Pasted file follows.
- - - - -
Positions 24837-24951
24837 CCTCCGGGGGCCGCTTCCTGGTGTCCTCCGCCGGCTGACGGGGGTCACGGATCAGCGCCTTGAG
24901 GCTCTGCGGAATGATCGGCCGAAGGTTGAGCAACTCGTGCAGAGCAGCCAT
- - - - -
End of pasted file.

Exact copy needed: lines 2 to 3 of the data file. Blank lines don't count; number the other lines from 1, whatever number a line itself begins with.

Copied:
24837 CCTCCGGGGGCCGCTTCCTGGTGTCCTCCGCCGGCTGACGGGGGTCACGGATCAGCGCCTTGAG
24901 GCTCTGCGGAATGATCGGCCGAAGGTTGAGCAACTCGTGCAGAGCAGCCAT